By Sebastian Modak
June 5,2017, 9:23:19AM,EDT
Waters are flowing with a power not seen since 2010.
People flock to Yosemite National Park at this time of year for many reasons: the black bears are emerging from months of hibernation, blankets of wildflowers are about to bloom, roads closed off for the winter are reopening, and temperatures are perfect for extended hikes through its 748,436 acres. But this spring offers a rare attraction that is drawing larger-than-normal crowds to the California park: Due to melting snow, Yosemite's waterfalls are flowing far more heavily than normal.
As NBC News reports, following years of drought, it's the largest flow the park has seen since 2010. As the snow melts, the spigots have been turned on, so to speak, at the famous Nevada, Yosemite, and Bridalveil Falls, and new, unnamed waterfalls have been created at previously dry spots around the park.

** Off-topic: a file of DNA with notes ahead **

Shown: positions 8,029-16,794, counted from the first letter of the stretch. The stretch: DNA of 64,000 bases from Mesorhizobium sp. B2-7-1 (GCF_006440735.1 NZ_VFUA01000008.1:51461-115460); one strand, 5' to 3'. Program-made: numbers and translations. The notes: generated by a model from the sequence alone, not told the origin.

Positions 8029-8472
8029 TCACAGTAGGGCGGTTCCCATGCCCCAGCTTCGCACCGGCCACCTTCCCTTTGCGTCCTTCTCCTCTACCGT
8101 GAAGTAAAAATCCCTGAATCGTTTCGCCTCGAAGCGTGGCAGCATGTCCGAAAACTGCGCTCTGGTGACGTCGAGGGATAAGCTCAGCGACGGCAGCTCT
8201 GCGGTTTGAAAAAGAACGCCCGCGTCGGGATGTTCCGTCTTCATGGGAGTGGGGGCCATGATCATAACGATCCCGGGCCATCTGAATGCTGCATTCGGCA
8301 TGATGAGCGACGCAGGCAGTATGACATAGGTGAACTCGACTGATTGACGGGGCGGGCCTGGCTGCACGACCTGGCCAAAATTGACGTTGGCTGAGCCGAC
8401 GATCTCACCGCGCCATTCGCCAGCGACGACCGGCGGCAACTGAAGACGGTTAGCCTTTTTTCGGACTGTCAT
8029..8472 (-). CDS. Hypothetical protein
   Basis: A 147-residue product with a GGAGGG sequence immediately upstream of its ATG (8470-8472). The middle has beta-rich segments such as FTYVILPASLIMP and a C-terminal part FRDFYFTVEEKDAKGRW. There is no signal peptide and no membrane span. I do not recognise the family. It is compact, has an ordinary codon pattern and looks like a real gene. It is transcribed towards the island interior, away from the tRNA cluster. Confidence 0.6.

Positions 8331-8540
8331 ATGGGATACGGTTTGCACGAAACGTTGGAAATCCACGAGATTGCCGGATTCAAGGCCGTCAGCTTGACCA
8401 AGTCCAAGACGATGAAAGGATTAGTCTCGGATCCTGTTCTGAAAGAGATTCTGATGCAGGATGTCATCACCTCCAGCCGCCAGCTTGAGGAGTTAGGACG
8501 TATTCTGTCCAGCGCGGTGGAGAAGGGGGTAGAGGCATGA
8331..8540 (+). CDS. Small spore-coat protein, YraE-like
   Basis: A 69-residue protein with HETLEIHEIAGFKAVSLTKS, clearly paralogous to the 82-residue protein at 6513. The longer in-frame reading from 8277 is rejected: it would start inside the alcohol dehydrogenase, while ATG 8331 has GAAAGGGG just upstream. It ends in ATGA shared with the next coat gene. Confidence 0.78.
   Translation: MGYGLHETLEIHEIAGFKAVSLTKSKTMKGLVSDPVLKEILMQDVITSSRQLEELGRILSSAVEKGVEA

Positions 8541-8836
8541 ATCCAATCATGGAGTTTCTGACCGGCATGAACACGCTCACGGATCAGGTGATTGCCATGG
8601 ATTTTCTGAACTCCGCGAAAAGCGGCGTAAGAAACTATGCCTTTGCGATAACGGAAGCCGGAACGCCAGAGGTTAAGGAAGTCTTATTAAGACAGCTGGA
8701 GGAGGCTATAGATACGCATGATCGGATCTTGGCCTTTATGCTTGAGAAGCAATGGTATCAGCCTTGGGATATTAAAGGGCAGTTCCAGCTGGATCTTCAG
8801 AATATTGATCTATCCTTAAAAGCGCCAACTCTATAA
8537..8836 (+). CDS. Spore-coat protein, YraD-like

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You can thank higher than normal snow accumulation for the spring flows: According to the National Park Service, as of April, snowpack was at 170 percent of the average, following record-breaking snowstorms in the Sierra Nevada mountains over the winter.